A colorful display at the Canadian Museum of Human Rights.

Winnipeg has become a beacon for the LGBTQ+ community. As early as 1951, it was noted that this area was a safe haven for gay and lesbian individuals who had been persecuted somewhere else. Manitoba has a long history of supporting LGBTQ+ rights—it was the first province to protect people from discrimination based on their sexual orientation, gender identity or expression.

LGBTQ friends taking a photo on the Pride crosswalk at the Canadian Museum of Human Rights.

People from all over the world have been flocking to Winnipeg over the last few years because of these landmark protections. The CMHR makes an important point for human rights leaders around the world: bigotry doesn’t just hurt those who are being discriminated against; it hurts us all.

“All human beings are born free and equal in dignity and rights.”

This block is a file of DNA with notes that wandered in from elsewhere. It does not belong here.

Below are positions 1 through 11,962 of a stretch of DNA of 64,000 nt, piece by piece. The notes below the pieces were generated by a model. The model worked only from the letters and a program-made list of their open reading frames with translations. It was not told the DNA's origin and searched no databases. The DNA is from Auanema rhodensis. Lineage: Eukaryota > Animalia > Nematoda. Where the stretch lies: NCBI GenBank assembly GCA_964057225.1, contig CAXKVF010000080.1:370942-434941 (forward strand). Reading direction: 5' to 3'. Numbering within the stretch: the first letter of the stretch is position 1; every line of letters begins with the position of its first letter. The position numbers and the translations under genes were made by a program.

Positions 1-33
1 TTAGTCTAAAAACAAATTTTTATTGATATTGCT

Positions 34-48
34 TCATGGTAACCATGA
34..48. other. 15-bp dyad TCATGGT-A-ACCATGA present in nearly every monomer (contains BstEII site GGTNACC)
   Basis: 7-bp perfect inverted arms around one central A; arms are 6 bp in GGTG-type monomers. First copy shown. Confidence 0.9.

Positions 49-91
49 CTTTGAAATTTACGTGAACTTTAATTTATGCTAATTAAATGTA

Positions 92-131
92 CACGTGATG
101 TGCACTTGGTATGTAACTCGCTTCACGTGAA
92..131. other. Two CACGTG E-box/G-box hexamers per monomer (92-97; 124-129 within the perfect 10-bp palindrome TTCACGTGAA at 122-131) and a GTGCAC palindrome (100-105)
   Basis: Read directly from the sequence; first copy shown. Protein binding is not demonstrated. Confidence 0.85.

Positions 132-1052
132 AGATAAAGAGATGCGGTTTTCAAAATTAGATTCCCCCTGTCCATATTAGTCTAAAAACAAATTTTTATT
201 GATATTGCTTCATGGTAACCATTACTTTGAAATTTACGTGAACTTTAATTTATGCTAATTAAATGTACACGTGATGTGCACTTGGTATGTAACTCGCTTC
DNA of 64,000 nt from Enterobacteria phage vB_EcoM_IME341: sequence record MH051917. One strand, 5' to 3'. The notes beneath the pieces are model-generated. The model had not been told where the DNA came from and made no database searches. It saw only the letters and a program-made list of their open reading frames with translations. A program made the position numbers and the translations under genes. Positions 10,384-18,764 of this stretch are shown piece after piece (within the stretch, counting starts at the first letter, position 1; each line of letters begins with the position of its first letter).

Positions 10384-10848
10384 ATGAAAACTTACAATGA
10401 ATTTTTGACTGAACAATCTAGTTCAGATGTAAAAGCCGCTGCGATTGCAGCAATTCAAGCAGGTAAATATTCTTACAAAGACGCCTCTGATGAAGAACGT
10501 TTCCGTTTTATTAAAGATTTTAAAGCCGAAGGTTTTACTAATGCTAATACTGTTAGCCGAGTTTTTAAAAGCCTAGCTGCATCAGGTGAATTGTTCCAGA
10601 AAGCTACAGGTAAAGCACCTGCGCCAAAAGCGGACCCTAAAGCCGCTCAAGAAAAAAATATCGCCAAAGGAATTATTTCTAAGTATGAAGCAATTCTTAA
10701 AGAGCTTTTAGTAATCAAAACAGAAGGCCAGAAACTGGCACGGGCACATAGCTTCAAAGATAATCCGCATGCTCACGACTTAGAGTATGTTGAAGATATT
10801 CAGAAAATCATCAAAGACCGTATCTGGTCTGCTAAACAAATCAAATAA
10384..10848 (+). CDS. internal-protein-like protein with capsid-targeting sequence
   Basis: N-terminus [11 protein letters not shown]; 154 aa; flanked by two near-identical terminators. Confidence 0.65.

Canada is a Leader on Human Rights

Canada has a rich history of human rights, given the fact that the country hasn’t always been as diverse as it is now. This can be attributed to the history of the country’s founding, which was driven by French settlers in Quebec and English settlers in Ontario. While there were established laws pertaining to women and workers’ rights, laws surrounding homosexuality were almost non-existent until recent years.

“I am a Canadian, a free Canadian, free to speak without fear, free to worship God in my own way, free to stand for what I think right, free to oppose but I believe wrong, free to choose who shall govern my country.”

John Diefenbaker, 13th prime minister of Canada, 1957 to 1963